Monday, August 13, 2012

Period Dialogue and Manners -- Writing tip.

FOR A GOOD READ:  Tabitha Black does not believe in the supernatural even though for decades past her ancestors were gifted with clairvoyancy. 

Question: I recently completed a Historical Romance that takes place in 1861, the first year of the Civil War. People in my writer's group told me that I need to study the time period better because the dialogue and mannerisms of my characters do not fit the time period, therefore it is not accurate enough to be believable for the Civil War.

I have done my research, revised many times, and they continue to tell me the same things. Do you have anything that could help me perfect my characters's mannerisms and their dialogue for that period? Any help would be greatly appreciated!
Answer:  First be careful not to use words that are "too modern" in feel. For instance, the word "okay" did not come into general use until 1880 or later. Nobody should say Okay in the Civil War, they should say, "all right" or "I agree" or "Yes." The Oxford English Dictionary (while it has UK spelling) will tell you when a word was first commonly used. There's a free one in every Kindle.

People spoke and acted more formally then. Except for family or among children, they didn't call one another by their first names unless invited to. Women named their husbands as Mr. They didn't take someone's hand in public, either, unless they were very daring. 

Warning: Do NOT overdo dialect, but in dialogue DO avoid using many contractions unless they are old time ones, like shan't, for shall not instead of can't. Use dated slang as well. If something is "unbelievable" today, it probably was a "lollapalooza" back then. If a guy is "hot" today, he was handsome or a  "likely-looking young man" back then. Girls were "fair" not pretty.  It only takes a few of them scattered about.

Language was more formal. Profanity was used among soldiers, but never in polite society. Victoria was Queen in England, but her manners had been adopted in America and girls (and even pianos) had limbs instead of legs.  Okay, don't get ridiculous with this, but be careful how folks talk, and what words they choose. Be sure to use dialect, lang and even swearing appropriate to the mores of the time period.

Think about the costume for more than how it looked. Don't have your heroine running blythely across a field in hoop-skirts. Don't have her just flop down in a chair, either. Sitting was carefully done, or the hoop popped up and hit you in the nose (a fact I learned from experience in 1976), and running in stays and hoops was quite impossible, though it could be managed in a riding  habit where more freedom of movement was possible. Only the upper classes wore those kinds of costume. Working class women didn't wear  hoops, except to a dance.  Don't have peasants working shirtless in the field. They wore long-sleeved shirts out there, not only for protection from sunburn, but because a long-sleeved shirt soaking wet is cooler than being shirtless.

Be careful of tools, too. A tire iron and a crow bar are the same tool, but "tire irons" came in with automobiles. Women used "flat irons" and heated them on the stove, changing them, as the iron cooled for a hotter one. A man would shave with a straight razor.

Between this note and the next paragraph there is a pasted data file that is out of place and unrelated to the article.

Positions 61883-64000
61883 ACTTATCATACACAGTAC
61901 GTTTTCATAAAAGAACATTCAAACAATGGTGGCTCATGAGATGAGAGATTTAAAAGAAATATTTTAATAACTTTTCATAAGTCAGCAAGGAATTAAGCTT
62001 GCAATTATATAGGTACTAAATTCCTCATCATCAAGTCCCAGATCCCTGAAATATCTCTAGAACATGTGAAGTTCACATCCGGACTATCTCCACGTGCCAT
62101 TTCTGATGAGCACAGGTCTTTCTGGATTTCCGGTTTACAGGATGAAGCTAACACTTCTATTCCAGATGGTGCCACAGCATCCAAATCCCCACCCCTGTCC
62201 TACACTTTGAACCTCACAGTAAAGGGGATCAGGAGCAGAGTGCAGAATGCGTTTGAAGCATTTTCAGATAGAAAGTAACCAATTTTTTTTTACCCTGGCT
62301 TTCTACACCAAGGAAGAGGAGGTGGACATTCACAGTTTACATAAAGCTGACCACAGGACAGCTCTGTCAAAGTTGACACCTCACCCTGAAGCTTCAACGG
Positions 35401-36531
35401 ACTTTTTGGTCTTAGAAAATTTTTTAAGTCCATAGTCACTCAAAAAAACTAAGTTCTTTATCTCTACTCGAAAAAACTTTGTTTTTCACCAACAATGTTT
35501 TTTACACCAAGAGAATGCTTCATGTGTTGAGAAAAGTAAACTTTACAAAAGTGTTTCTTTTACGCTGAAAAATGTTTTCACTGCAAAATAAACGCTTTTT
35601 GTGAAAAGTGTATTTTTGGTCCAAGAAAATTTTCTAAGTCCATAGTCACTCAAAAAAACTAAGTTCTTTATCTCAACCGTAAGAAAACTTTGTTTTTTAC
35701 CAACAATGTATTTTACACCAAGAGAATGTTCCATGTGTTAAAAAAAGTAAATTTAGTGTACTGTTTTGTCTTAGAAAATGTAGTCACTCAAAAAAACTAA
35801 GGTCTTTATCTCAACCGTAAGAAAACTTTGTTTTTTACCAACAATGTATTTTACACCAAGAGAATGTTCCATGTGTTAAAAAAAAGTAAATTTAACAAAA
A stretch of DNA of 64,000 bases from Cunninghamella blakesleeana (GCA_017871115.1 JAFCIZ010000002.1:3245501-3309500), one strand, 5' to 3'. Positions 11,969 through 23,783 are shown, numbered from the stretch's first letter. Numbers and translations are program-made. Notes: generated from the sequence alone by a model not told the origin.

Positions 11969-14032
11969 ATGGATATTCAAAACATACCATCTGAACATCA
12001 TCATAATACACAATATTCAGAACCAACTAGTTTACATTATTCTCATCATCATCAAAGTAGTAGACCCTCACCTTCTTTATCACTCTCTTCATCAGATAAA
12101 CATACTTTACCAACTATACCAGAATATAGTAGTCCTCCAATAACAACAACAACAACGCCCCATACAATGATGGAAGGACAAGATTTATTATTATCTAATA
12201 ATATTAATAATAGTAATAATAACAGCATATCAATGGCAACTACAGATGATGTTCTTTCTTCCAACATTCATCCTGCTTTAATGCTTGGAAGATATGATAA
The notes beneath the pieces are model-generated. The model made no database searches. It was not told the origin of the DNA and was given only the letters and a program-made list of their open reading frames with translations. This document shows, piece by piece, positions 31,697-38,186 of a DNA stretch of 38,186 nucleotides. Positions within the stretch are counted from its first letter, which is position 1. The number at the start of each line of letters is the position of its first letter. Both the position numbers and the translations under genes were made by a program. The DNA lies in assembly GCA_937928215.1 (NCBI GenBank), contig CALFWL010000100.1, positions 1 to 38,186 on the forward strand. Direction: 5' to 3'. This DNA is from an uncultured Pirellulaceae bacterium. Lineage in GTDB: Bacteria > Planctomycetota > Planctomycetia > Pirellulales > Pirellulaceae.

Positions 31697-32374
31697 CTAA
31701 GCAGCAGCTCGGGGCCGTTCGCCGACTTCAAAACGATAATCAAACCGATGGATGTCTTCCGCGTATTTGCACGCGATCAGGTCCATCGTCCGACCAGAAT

People had sex during the Victorian era, OR there would have been no succeeding generations. BUT they didn't talk about it. Women went to their marriage beds with barely any knowledge of what to expect, though there were "code" words used by married folks to one another now and then, few hints were given the innorcent younger generation. Unless a girl lived on a farm that would have abounded in demonstrations of cattle and horse breeding and so on she was kept deliberately ignorant of the "facts of life."

The richer, more gently-reared, a young woman was, the more ignorant. For instance, when the Governor of Tennessee married a sweet young southern belle from an excellent family, she fled his home the following morning and refused to cohabit with him ever again! She never told her father and brothers exactly what he had done to her, only that it was "disgusting!" 

Because of this incident, he gave up his presidential ambitions and fled the state of Tennessee, removed himself to Texas, where he took another wife (no complaints THERE!) and eventually became the first president of the Lone Star Republic.

In those days, a sponge soaked in vinegar was widely used as a contraceptive. Unless another pregnancy might cost her life, it was against the law for doctors to tell this to women, though lower class women were sometimes quite aware of it. Unmarried women were expected to remain chaste, but when neighbors spoke of a "vinegary old maid," they were NOT referring to her manners. 

When my friend, Diana Gabaldon, wrote her Outlander series she made many of her characters Scots. There is no dialect more difficult to reproduce than that of Scotland, and Robert Louis Stevenson notwithstanding, overuse of the dialect words and esoteric scots terminology for things can certainly be tedious to modern readers.  To help with Scots, Diana listened to folk music, both in English and Gaelic. She paid attention to the rhythm of the language and it is the rhythm of the speech that differentiates her characters from one another. She avoided using too many apostrophes in place of missing letters. Yet the Scots not only spoke differently than the English characters, the high-class Scots spoke differently from the lower-class ones.

You might Google "Civil War Letters" and read some of those for ideas on how folks might have expressed themselves at the time.

That's about all I can think of right now. Hope it helps.

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